“Ya’ll come back next week”, the announcer was saying.  “We’ll have a different cow.”

Good for Bessie.  Like myself, she’d probably rather be home.  As she was being led off the field she finally gave everyone what they had been waiting for causing several spectators to scramble. 

I guess it was Bessie’s way of saying she didn’t care much for bingo.   

Until next time...

Granny's Front Porch

There are few things in my life that I remember as fondly as my grandmother’s front porch. Everyone called her Big Granny but I’m not sure why. On her tiptoes she probably wasn’t much more than five feet tall. When I was a kid granny’s front porch didn’t matter to me. I couldn’t figure out why we spent so much time there. Sometimes it takes getting older to realize how special some things are.
On Sundays after church after everyone had eaten and washed the dishes the family went and sat on granny’s front porch. The smell of chicken and dumplings and baked pies still lingered in the air. A few of us kids would play in the yard; maybe get into an acorn fight if mom and dad weren’t looking. If it were the fall of the year we’d make huge piles of leaves to run across the yard and dive into. Parents, aunts, uncles, grandparents, and neighbors who had dropped by would sit on the porch. They would talk about lots of stuff but always kept a watchful eye on the kids in the yard.
The porch wasn’t much to look at. It was run down with rickety wooden steps leading out to the yard. Wooden rocking chairs and heavy-duty metal chairs and a glider lined up across the porch. There was one chair that Big Granny always sat in and everyone else just picked from the others or sat on the steps.
There were no TV’s blaring or Nintendo games. Granny almost never watched TV. We would sit on that porch for hours and before you knew it the sky would be turning dark. It was a time when families talked and listened to each other. There weren’t appointments to keep, ballgames to watch, or emergencies to rush off to.
When I was a kid I thought sitting on that porch was stupid. Now I would give anything for those lazy Sunday afternoons relaxing on that porch with my family.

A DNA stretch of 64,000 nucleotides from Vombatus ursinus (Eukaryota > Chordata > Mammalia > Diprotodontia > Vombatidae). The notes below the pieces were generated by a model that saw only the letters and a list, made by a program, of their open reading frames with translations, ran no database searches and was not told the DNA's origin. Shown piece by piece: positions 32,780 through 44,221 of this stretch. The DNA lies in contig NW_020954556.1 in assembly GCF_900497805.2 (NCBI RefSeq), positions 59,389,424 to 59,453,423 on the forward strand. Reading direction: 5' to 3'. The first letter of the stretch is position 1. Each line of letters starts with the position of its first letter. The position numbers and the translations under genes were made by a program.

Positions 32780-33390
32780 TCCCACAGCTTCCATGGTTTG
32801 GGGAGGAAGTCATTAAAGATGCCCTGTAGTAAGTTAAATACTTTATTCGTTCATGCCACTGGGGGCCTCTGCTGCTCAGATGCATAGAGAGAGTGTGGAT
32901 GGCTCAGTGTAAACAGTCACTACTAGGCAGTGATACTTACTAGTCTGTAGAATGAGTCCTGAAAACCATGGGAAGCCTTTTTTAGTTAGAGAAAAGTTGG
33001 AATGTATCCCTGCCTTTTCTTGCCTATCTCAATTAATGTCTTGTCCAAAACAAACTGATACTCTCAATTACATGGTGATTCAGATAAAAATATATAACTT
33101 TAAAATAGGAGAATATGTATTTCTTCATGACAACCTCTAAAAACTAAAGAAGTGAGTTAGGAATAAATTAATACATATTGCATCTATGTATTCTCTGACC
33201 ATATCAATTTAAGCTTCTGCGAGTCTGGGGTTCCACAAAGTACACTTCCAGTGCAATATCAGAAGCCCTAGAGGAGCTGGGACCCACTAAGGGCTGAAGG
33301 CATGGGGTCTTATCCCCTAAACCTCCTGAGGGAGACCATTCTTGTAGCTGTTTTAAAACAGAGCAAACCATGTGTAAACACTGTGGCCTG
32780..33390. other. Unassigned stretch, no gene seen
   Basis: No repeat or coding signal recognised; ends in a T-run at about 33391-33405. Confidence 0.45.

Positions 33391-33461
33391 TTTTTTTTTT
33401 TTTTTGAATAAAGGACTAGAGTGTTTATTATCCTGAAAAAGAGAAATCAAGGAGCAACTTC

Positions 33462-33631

The front porch is still there but Big Granny died years ago. Today we stay so busy I have a hard time getting my children to slow down. It seems we never have time to just sit and take time for family. I want so much for them to know how important your family is before they are grown. Big Granny knew.
Come to think of it... I guess there was a reason we called her Big Granny after all.
Until next time...

Huff the Mighty Dragon

As parents we are constantly monitoring our children for warning signs of drug abuse.  We look for mood swings, alienation, changes in appetite.  We try to monitor peers and get to know whom our children are calling their friends.  We might even impose random drug tests or room searches to give ourselves peace of mind that our kids are not using drugs.

Sometimes, despite our effort, children get high.  Tragically, sometimes the end result is death.  The killer does not have to be cocaine, heroin, LSD, or any number of available illegal drugs.  No, the killer may well be a can of aerosol in your medicine cabinet.  It may the can of gas sitting in the garage you keep for the lawnmower.  Fabric protector, hair spray, paint thinner… The list goes on and on.  We are talking about huffing and it is being called the cocaine of the 90’s.

Huffing is not new. Kids have just taken it to a new and dangerous level.  I remember in grade school joking about the kid who sniffed glue.  I remember in Junior High when my cousin huffed gasoline because it may her face flush and gave her the appearance of being ill so she could stay home from school.  I remember in High School in the late 70’s when kids carried bottles of RUSH (butyl nitrate) available for purchase over the counter which momentarily impeded your flow of oxygen giving a short lived but immediate high.

My home is not excluded.  I had a teenager who experimented with huffing on several occasions.  To tell you I saw the warning signs would be a blatant lie.  I was clueless.  It wasn’t until I caught them red-handed that it hit me like a ton of bricks what they were doing.  I begged for a reason.  I felt starved for some rationale that I could grasp with my logical mindset.  They were pretty much reluctant to talk as if protecting some time honored Teen Code of Ethics but I did arrive at some conclusions.